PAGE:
Tale of two successful fisheries management schemes adopted in Japan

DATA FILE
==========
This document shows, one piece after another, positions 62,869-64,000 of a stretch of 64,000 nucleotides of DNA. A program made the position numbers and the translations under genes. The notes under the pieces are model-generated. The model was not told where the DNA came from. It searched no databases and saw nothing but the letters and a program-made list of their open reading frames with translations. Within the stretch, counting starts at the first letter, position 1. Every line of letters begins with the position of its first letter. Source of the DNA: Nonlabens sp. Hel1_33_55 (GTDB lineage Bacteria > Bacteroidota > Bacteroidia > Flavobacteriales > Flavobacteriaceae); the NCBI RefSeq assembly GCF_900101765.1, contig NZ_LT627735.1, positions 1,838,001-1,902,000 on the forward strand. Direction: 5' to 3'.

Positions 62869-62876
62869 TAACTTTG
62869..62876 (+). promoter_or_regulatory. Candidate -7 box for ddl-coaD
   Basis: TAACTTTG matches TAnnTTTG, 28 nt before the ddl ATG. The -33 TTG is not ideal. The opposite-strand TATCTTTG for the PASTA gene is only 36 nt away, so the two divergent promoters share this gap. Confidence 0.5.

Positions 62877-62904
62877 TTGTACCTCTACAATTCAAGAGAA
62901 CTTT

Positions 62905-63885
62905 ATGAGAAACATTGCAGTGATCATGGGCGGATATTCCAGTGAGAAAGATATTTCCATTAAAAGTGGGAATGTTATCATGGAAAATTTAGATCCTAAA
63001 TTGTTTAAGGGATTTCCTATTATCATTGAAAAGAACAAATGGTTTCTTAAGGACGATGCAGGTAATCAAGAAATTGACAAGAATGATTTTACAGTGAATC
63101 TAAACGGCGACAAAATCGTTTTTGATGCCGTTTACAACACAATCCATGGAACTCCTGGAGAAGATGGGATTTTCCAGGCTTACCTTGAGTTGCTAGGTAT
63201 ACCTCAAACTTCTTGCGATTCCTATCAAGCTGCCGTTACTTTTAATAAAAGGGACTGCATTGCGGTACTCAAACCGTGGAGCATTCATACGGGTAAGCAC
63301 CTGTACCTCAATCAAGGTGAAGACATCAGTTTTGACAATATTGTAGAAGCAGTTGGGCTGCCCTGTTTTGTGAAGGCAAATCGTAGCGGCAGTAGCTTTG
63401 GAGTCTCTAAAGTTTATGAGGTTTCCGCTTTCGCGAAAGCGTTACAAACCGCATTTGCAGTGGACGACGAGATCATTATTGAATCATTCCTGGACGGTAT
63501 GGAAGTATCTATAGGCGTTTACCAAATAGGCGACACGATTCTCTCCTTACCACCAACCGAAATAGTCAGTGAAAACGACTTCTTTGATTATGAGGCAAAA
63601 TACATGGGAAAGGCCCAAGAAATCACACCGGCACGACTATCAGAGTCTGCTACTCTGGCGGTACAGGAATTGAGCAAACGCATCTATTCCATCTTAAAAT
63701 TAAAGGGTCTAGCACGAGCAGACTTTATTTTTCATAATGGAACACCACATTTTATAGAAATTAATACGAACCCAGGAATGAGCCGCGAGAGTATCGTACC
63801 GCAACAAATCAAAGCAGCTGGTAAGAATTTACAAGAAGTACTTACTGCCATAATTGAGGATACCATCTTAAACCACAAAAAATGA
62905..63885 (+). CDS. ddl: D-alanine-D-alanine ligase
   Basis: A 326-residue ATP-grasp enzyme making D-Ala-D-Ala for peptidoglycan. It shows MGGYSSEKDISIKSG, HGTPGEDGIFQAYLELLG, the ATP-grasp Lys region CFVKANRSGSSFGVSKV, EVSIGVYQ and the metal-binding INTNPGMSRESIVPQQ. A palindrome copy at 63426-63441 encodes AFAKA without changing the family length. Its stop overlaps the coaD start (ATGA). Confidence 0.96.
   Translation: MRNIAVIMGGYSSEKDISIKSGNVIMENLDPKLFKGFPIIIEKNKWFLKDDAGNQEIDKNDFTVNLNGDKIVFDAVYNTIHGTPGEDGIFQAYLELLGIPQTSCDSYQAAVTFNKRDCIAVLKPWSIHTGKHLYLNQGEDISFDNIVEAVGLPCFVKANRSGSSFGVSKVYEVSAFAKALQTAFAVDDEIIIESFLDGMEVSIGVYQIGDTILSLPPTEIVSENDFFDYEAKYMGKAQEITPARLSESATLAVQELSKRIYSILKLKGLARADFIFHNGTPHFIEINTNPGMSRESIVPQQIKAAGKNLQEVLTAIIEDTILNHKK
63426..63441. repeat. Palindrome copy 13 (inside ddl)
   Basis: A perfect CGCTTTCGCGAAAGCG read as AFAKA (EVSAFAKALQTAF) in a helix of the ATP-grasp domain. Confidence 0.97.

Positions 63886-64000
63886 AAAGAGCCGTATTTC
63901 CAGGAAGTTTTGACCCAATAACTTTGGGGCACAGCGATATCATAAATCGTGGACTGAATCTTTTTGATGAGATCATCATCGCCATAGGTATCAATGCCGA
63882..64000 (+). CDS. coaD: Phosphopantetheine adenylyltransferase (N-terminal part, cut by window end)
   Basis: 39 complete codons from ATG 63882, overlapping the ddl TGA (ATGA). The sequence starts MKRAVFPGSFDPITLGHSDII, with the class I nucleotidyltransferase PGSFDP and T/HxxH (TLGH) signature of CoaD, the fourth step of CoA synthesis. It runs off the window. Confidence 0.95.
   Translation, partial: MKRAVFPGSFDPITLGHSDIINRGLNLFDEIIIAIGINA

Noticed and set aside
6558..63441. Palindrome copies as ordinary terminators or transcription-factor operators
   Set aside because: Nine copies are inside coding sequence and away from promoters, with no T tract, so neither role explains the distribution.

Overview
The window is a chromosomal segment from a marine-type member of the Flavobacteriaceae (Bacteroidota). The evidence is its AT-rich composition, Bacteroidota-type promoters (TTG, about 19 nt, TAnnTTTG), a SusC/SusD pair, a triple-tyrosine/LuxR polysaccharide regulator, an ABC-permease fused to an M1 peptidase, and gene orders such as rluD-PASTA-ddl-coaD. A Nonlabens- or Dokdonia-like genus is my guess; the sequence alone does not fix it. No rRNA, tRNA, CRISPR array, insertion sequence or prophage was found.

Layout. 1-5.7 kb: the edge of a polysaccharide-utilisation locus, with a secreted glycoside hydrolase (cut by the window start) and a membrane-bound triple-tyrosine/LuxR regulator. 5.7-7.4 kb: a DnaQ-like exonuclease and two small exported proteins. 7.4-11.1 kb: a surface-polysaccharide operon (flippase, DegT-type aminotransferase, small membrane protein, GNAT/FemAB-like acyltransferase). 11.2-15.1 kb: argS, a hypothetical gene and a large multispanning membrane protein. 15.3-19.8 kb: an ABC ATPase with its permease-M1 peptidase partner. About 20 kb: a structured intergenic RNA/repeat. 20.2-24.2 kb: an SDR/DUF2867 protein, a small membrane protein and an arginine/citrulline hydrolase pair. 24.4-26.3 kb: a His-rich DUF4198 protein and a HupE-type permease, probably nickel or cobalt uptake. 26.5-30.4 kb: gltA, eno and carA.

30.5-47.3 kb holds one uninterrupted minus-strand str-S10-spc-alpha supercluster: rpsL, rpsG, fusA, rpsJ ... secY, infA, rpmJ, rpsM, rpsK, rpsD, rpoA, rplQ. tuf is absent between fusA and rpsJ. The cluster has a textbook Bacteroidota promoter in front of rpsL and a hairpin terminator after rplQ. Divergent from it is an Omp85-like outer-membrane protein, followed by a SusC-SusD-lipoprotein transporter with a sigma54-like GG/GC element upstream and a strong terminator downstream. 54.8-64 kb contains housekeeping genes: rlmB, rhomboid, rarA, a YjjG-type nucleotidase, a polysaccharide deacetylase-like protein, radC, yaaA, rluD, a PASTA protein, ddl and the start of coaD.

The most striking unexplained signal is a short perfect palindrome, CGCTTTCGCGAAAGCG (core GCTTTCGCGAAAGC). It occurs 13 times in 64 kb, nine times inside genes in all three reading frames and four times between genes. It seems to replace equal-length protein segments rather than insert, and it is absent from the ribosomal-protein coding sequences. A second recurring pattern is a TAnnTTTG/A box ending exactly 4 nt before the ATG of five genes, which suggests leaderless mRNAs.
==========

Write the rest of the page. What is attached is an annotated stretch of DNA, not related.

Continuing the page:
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The SEAFDEC Regional Guidelines for Responsible Fisheries in Southeast Asia: Responsible Fisheries Management (SEAFDEC, 2003) indicates that fisheries management refers to the “integrated process ofinformation gathering, analysis, planning, consultation, decision-making, allocation of resources, and formulation and implementation, with enforcement as necessary, of regulations or rules which govern fisheries activities in order to ensure the continued productivity of the resources and accomplishment of other fisheries objectives.” In addition, SEAFDEC (2003) declares that innovative fisheries management implies the “decentralization of selected fisheries management functions to the local level and progressive introduction of rights-based fisheries through …” where rights-based fisheries is defined as “fisheries where the right to fish or use of the fisheries resources is licensed or permitted by the competent government authority, giving the licensed fishers access and use rights to the fishing ground. Such rights are accompanied by obligations to comply with the rules and regulations of the right-based regime.” Nevertheless, Garcia et al. (2003) explained that although there are 'no clear and generally accepted definitions of fisheries management, its working definition pinpoints to the activity of protecting fishery resources so sustainable exploitation is possible, drawing on fisheries science, and including the precautionary principle.' Moreover, Garcia et al. (2003) also prescribed that the concept of modern fisheries management refers to a governmental system of appropriate management rules based on defined objectives and a mix of management means to implement the rules, which are put in place by a system of monitoring control and surveillance, and based on an ecosystem approach to fisheries management. Guided by their respective adaptations of the generally-accepted definitions of fisheries management, the Fisheries Cooperative Association of Toushi Island and the Gifu Prefecture in Japan have adopted their particular fisheries management schemes that have proved to be successful through the years, and which could be referred to as mainly quasi-democratic and quasi-persuasive, respectively.